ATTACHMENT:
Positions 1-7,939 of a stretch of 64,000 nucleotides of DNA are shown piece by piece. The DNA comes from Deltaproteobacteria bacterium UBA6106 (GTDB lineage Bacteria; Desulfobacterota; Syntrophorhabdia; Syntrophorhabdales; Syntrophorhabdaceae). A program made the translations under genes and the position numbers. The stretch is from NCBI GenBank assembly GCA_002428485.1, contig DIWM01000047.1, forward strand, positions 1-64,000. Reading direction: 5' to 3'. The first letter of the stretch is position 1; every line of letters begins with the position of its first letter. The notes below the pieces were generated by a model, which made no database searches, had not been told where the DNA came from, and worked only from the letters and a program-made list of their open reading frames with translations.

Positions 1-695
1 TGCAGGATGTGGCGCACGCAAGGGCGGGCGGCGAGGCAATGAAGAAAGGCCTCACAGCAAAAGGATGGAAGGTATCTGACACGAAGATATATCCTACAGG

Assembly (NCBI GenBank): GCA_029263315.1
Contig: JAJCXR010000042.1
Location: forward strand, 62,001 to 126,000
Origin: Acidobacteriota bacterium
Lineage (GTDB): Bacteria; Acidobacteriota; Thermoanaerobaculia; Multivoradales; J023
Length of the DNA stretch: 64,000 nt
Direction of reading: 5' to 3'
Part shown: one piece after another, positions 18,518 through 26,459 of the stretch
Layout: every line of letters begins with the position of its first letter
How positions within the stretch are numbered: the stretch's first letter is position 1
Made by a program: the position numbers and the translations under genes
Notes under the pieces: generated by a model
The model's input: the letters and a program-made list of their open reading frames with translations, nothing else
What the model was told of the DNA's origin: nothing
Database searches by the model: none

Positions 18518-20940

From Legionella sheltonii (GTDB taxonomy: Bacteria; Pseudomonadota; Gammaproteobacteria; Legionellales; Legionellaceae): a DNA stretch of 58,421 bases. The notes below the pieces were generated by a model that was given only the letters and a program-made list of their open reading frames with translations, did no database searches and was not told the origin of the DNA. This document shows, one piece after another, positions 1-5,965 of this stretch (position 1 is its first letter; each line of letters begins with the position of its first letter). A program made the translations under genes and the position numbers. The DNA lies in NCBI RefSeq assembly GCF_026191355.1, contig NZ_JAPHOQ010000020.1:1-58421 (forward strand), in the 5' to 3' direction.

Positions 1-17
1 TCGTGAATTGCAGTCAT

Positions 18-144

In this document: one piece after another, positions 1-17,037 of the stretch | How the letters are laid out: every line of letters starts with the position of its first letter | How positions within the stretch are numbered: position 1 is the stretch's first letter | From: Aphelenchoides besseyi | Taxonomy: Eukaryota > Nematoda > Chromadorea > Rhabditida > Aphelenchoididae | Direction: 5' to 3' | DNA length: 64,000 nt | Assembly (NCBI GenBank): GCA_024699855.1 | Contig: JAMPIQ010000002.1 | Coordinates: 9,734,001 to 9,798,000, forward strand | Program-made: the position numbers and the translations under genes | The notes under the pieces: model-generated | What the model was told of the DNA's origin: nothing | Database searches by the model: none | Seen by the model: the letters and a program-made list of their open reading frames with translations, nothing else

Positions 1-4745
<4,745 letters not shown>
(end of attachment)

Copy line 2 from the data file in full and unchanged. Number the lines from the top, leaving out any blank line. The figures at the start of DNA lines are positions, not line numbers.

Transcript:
Positions 1-695